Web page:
This car has been superseded by a newer model, click here to go to the latest Rolls-Royce Phantom Saloon review.

Parkers overall rating: 5 out of 5 5.0

It might share its V12 configuration with the top BMW 7-Series, but the Phantom’s displacement of 6.7 litres (at 6749cc it’s just a cubic centimetre less than the old Rolls-Royce V8 engines built at Crewe) puts distance between the two engines. Maximum power of 453bhp and 531lb-ft of torque of means the Phantom always feels relaxed with plenty in reserve if necessary.

A six-speed automatic transmission is offered with a steering column-mounted selector. If required, the Phantom will sprint from 0-60mph in a mere 5.7 seconds, but maximum enjoyment is derived from being in the car as it wafts along in silence, whether driving or as a passenger. A BMW engineer once tried to differentiate the character of the engines in the BMW 760i and the Rolls-Royce by describing acceleration in the Rolls-Royce feeling ‘as if an angel’s hand is pushing the car forward’.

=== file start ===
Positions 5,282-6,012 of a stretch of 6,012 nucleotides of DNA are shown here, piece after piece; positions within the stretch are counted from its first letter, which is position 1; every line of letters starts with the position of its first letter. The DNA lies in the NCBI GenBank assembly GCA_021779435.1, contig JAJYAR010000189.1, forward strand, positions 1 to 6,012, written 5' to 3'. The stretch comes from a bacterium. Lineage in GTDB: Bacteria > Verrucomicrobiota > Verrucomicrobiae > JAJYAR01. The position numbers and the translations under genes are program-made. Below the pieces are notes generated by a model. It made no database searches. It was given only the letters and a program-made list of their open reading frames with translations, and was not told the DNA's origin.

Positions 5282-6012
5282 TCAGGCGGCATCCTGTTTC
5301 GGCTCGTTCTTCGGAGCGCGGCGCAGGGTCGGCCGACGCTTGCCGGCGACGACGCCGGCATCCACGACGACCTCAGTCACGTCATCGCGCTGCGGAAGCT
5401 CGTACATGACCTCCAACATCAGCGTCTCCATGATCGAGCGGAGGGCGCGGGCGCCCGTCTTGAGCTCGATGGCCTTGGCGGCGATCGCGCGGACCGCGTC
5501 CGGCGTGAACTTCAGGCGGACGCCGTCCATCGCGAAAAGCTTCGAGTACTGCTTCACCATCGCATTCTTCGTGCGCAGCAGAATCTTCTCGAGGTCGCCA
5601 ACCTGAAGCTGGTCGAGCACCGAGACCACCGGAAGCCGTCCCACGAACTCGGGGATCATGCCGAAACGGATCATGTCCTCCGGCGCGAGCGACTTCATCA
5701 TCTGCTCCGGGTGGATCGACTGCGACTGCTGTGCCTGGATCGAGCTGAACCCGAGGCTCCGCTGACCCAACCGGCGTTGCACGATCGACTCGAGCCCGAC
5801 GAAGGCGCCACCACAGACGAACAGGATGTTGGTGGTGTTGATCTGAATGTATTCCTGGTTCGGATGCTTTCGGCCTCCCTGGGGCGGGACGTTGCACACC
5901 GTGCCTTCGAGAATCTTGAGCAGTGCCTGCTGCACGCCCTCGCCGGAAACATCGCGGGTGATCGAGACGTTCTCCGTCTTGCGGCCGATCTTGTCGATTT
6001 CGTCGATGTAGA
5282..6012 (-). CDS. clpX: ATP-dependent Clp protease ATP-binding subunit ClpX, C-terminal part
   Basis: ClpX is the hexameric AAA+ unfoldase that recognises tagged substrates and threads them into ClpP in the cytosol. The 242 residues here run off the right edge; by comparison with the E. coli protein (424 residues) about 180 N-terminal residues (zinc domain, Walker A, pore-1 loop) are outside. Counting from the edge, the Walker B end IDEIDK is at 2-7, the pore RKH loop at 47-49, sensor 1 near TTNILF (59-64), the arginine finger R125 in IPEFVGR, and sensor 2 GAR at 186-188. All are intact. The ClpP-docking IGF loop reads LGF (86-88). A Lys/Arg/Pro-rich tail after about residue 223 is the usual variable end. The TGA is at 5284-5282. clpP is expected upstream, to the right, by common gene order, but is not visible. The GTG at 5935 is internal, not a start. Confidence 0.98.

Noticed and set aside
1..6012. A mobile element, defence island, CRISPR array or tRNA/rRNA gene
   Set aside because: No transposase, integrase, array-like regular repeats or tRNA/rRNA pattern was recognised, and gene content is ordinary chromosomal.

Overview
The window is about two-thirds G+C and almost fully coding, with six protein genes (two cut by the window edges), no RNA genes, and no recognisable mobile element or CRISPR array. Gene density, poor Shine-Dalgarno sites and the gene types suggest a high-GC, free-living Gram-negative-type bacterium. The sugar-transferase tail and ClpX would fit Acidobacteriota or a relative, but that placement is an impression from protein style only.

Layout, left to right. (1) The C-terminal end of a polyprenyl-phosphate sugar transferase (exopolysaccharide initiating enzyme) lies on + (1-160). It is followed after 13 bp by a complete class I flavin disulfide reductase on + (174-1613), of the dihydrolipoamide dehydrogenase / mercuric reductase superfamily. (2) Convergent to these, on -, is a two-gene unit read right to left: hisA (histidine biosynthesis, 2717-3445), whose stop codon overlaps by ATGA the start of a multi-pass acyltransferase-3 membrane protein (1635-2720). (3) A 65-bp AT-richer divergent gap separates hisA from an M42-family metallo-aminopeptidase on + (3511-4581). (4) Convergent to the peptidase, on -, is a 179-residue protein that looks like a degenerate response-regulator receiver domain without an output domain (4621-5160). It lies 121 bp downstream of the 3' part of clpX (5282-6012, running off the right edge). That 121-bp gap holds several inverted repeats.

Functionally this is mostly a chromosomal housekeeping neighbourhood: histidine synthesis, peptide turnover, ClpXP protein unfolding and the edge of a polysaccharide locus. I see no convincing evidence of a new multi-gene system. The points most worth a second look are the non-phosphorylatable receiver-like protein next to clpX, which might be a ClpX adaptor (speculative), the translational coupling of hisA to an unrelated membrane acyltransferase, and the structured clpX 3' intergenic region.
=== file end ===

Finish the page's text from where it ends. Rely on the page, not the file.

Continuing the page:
If you ever experience it, you’ll know what he meant.

The Phantom is a heavy car with more length, width and height to contend with than most. But it has been engineered to the highest possible standards and never feels as big as it actually is once on the open road. The thin steering wheel turns the Phantom with surprising precision and while the character of the motor car does not encourage the driver to test its ability to tackle twisty roads, it feels willing and able when pushed.

There is more body roll than in many lower, less expensive, luxury saloons, but the sacrifice in composure from sudden direction changes is worth the extra comfort. It comes with air suspension for a super-smooth ride as well as electronic damper control.